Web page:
A powerful protest highlights the ongoing tragedy of DWP deaths
On 22 July, disability rights activists staged a peaceful protest outside the head office of the Department for Work and Pensions (DWP) in London. The action drew attention to the rising number of deaths as a result of DWP benefit cuts. Ahead of the protest, artist and activist Dolly Sen wrote to Boris Johnson and Jeremy Hunt to draw attention to this situation. Both failed to respond.
“Broken Hearts for the DWP”
Sen is an artist, writer, performer, and filmmaker who often focuses on disability issues in her work. Her letter asked the potential future prime ministers if they would maintain:
a hostile environment for disabled people and [continue] with DWP policies that have sent people to their early graves.
Neither Johnson nor Hunt replied. So Sen arranged the action outside DWP head office at Caxton House, Westminster, London called ‘Broken Hearts for the DWP’. She was joined by disability rights activists and family members who have lost loved ones due to DWP benefit cuts.
Those taking part held up large broken hearts with the names of people who have died. This was “to remember, in a personal and human way, people who have not survived the cuts”.
Sen told The Canary:
Whoever will be prime minister should start their first day by dipping their hands in blood just to get used to the feeling of being behind the current DWP policy.
“No money, no support, no hope and no food”
A press release stated that this “symbolic protest” was “to remember those who have not survived the cuts”. Everyone at the action carried “a large red heart with the name of a person who has died due to DWP cuts”. The action focussed on the names of four people who the campaigners say died as a direct result of DWP actions “even though there are thousands to choose from”. It continued:
the [DWP] helped those hearts to stop forever. These names cannot speak for themselves any more, we as fellow disabled people, are going to show we mourn these hearts stopping. The government is deeming people ‘fit to work’ despite being dying of cancer, unable to leave their beds, having heart attacks during assessments.
Disabled people feel like they are being treated in a similar way to how disabled people were treated in Nazi Germany. Not quite led into gas chambers, but put into lose-lose situations where they have no money, no support, no hope and no food in their fridge. They feel like the public doesn’t care because there is little outrage. Is it any wonder some end their lives because of it?
“I miss her so much”
The group named and described the people remembered in this action:
Jodey Whiting – a mother and 42 years old when she died. She was penalised for not attending a benefit assessment. Following this, her benefits stopped. She couldn’t attend the assessment because she was seriously ill in hospital.
Stephen Carre, 41, struggled with depression and anxiety to the point he never left his house. He ended his life after being found fit for work. His GP and psychiatrist were not asked to provide evidence. On his appeal form, he wrote that the assessment arranged by the DWP “bears no relation to the medical I had”.
Mark Wood, 44, was found fit for work against doctor’s advice. He had complex mental health needs. His benefits were stopped. He starved to death.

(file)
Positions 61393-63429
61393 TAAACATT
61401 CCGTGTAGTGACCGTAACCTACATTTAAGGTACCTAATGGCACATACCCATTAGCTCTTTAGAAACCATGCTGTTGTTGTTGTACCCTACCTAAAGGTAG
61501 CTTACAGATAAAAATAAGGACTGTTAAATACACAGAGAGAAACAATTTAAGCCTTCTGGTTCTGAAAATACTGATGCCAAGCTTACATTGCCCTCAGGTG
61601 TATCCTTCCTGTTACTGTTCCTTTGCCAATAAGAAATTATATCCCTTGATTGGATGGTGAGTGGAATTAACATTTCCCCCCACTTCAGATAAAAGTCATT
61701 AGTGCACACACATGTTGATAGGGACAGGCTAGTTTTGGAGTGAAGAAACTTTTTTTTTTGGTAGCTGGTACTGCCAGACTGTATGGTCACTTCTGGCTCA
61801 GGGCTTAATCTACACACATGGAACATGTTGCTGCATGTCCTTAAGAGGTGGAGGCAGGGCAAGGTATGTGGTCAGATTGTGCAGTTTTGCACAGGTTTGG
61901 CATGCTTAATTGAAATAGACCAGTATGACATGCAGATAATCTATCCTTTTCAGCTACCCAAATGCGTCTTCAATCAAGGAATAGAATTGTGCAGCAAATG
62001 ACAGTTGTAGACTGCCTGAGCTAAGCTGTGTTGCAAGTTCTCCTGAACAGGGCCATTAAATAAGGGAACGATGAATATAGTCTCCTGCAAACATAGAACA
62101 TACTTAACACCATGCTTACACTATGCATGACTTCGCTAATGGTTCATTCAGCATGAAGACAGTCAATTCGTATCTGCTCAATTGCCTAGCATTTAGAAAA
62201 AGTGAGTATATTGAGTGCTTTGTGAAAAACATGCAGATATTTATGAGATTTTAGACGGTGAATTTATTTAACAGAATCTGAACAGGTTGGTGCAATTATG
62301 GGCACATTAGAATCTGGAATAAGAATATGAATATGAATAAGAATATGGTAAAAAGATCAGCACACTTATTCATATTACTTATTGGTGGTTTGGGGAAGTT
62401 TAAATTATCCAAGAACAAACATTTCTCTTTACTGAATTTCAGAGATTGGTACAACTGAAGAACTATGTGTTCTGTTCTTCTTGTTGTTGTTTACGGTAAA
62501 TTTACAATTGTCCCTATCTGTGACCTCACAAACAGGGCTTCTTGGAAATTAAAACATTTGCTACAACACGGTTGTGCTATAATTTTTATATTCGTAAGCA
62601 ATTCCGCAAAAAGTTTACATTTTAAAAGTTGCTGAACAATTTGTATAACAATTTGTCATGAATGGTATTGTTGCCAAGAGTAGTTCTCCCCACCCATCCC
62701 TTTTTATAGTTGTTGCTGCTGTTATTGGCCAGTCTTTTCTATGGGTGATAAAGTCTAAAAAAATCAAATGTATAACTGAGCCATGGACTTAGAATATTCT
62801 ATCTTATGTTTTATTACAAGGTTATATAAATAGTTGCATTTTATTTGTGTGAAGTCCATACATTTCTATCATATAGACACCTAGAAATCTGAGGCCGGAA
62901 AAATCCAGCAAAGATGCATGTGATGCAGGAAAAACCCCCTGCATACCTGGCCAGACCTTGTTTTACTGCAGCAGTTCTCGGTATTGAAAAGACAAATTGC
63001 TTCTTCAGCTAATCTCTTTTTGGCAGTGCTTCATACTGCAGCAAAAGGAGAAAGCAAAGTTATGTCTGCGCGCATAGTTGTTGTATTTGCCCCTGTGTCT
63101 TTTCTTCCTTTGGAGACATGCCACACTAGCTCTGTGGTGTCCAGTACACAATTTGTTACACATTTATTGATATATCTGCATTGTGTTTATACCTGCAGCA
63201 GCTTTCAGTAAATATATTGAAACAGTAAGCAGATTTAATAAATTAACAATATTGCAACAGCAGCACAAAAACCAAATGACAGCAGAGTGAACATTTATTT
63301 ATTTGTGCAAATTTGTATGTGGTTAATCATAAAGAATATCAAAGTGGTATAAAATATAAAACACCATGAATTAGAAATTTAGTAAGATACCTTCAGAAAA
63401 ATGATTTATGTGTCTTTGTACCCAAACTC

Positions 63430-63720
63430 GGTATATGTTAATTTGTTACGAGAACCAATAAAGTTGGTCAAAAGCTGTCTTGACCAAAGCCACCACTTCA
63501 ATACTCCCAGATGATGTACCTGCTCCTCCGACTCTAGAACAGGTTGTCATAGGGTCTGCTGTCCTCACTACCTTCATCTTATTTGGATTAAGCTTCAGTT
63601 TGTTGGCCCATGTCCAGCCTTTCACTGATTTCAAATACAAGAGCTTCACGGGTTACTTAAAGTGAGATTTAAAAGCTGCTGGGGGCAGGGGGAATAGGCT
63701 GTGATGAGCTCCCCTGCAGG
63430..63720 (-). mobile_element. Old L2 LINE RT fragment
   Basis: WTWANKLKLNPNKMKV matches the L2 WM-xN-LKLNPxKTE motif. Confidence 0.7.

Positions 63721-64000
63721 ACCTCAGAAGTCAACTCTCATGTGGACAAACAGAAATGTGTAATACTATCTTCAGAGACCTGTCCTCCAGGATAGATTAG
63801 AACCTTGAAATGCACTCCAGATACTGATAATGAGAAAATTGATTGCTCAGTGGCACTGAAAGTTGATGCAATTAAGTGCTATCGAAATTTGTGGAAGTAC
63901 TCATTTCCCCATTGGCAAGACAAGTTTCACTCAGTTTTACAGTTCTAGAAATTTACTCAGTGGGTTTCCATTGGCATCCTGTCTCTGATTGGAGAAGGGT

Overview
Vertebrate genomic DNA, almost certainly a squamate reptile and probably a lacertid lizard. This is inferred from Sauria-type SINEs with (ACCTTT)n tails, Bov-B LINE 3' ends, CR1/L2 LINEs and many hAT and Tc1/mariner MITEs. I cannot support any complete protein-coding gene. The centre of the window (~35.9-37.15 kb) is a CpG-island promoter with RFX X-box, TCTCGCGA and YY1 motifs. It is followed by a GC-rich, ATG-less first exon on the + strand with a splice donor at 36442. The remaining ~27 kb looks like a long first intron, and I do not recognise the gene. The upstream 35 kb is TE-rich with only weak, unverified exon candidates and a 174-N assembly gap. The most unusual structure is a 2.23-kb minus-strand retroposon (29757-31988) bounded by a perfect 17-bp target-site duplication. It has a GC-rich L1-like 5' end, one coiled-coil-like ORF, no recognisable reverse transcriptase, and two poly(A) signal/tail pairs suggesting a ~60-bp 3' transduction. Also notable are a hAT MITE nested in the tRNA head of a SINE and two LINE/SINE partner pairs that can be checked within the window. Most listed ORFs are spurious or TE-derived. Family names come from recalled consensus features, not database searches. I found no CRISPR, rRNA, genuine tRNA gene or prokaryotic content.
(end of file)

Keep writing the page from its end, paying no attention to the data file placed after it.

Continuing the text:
Susan Roberts, 68, took her own life two days after learning of her failed PIP appeal.
One of the participants was Joy Dove, Whiting’s mum. Dove said before the action:
I miss her so much, if I can help others, Jodey won’t have died in vain. I will be proud to hold her name up but I’m sad it came to this through the DWP’s failings.
A “human catastrophe”
In 2017, the UN described the situation in the UK as a “human catastrophe” due to “grave” and “systematic” violations of disabled people’s human rights under successive Conservative governments. As the group noted, the UN established that:
- 62% of people that the DWP sanctions live with mental health issues.
- 10,600 people died after their benefit claims ended.
- 90 people a month are dying after the DWP declares them ‘fit-for-work’.
- 590 people have taken their own life due, in part, to DWP fit-for-work tests.
“A national tragedy and shame”
‘Broken Hearts for the DWP’ has three demands:
- End DWP assessments that are “not fit for purpose”. These found “people with terminal cancer, people who cannot feed themselves, and people in hospital, fit for work”. The group called these assessments “unfair, punitive, [and] devastating”.
- Recognition that the “DWP is institutionally disablist” and damages “people’s mental health”.
- For the DWP to “make radical changes to its policies and administration of social security benefits” to make “the safety of all claimants a priority”.
Sen told The Canary that if:
the DWP really cared about [Joy Dove] and people like her who have lost loved ones, they would overhaul the whole system immediately, otherwise, it is spin and empty words whatever they say. These hearts should still be beating and it is a national tragedy and shame they are not.
Caroline Cardus, one of the organisers, said:
Government rhetoric on the benefits system overhaul is a complete sham when some of the most vulnerable people are ending their lives in despair and starving to death. We believe the mental health crisis their methods are triggering will impact the UK for generations to come.
How many hearts will have to stop for a system that isn’t working before the government take notice?
Featured image via ‘Broken Hearts for the DWP’ used with permission
- If you, or anyone you know, is affected by the issues in this story the Samaritans offer a free helpline. Call 116 123 free, 24 hours a day.
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